VIII.

half of the iPhone billboard outside would be indiscernible    half white space stubs of fingers touching green fabric in a lazy V the space below it a half-globe of nothing   the squeaking of shoes slowly silence the man in blue beneath as he does not even notice I watch as he tucks his manila folder under his left armpit

IX.

mountains are indiscernible from buildings in the distance     curved with specks of white that hint at strange windows or a deepening mist that seem to want to envelop the rest of us    and how do we know it won’t

X.

a faraway pedestrian timidly crosses the intersection illegally   she slows but proceeds   and from my vantage point she crosses to the smell of the soy in the pad see ew that steams in front of me

XI.

the light which hangs above these walls of shades of gray is latticed in spiderweb    I cannot tell if the gentle sway-shaking is imaginary  or earthquake  all these little triangles hovering jittering above me   I wonder if this is how the universe actually moves   or what it truly looks like

XII.

upside-down reflections of walking legs move as the inverse of walking and sway with a sexy air voluminous breeze parting    moving away in a regal but  aimless sashay

 

(originally published in The City Key, Spring 2016)

Long Beach

from a high rooftop after rain,
headlights lead their drivers
to safety in a grid of electricity;
slick, mighty towers surround
and glisten from orange streetlights;
the harbor, an unending cascade
of dreams painted
in reflected, rippling stars–

you can hear, from outside the metro,
a shrieking man in an aureolin raincoat,
several hurried severities of shoes
clopping on sidewalks

still I will tell you the city is beautiful
when far enough away to never see
imperfection

and I’ll hold you close,
hands clasping your ears,
our own static to block
distractions which, for the beauty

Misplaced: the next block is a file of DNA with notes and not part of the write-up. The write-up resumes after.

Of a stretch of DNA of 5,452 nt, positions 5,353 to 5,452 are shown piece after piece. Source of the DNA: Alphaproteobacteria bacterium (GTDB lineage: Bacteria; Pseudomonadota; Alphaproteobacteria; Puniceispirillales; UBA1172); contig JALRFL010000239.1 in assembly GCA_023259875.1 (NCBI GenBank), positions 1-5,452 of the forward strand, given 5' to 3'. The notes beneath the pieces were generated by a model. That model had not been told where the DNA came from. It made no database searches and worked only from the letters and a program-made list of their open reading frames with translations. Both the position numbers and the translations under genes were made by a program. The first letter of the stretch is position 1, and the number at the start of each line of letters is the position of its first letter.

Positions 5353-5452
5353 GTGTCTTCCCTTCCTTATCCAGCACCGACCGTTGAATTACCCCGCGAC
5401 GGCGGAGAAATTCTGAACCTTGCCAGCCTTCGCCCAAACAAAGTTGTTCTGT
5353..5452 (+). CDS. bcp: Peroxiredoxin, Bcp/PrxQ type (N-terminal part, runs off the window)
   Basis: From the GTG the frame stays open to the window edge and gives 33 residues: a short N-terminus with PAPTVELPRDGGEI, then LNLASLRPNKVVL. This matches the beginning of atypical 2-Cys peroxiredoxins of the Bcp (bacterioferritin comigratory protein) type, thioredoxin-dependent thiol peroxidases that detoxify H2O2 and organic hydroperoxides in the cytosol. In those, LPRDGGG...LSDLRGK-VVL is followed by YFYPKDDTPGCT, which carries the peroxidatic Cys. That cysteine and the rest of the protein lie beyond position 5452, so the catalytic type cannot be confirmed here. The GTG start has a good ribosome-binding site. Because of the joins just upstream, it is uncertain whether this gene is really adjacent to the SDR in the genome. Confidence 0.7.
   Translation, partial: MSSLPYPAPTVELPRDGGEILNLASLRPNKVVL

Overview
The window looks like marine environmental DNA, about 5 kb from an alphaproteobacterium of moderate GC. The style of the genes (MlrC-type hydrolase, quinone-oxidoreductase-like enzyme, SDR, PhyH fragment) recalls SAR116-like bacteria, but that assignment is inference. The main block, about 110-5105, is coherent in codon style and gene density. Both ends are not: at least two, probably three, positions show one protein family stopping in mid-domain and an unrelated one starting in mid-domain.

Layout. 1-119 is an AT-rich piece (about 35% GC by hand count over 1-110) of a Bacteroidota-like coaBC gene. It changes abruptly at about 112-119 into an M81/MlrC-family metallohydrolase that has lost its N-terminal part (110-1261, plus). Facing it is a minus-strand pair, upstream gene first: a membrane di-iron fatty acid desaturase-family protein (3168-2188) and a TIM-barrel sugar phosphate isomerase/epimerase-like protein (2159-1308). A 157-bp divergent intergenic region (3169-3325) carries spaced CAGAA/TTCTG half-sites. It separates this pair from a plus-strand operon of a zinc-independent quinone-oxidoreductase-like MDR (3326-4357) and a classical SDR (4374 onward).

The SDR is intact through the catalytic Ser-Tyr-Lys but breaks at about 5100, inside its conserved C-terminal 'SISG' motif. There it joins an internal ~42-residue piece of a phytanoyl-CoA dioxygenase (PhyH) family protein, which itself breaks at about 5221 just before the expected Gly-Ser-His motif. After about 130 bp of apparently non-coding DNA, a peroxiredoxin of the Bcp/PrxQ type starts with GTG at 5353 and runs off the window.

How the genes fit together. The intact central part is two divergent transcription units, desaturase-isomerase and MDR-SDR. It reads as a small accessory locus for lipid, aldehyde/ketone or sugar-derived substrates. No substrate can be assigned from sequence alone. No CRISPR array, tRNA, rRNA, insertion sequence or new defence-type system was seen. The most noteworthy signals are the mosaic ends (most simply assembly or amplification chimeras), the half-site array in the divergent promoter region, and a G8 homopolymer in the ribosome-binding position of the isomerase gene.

of this moment, do not matter–

 

(originally published in Random Poem Tree, February 2016)

1st & Delaware

wandered along the avenue to find Kurt
sitting at the mountain of a three-step staircase
don’t come up here he laughed
but the neighborhood spun faster
than the blue room I escaped
so I continued to High along the alleys
of wafting leaked gasoline and nectars
of dried roses this was not spring
but the cold allowed me briskly hack time
in a direction indicating forward
where I pleat the confines of the sidewalk’s
imaginary boundaries I drifted from
but felt motionless and free

 

(originally published in The City Key, Spring 2016)

Pretty Autumn Sunset

Blackbirds suspended in triumvirate.
Clouds in a sea of burnt clay
mold into a blanket, the bed
unmade. Every beautiful sunset,

look:
see the others on their phones
snap photos for strangers,
likers, digital lovers.
Lowball grandeur on a
five-inch screen.

It’s gone in a moment, anyway,
the pixelation of life,
bloated
and trapped
and yours.

Palm trees stand as windmills,
stilled, and they cannot fan
the vertical Culver sign,
risen like held smog.

Headlights on cars move
indistinguishably in time-lapse circles,
one after the other after the other.

 

(originally published in The Literary Commune – Issue #4, April 2015)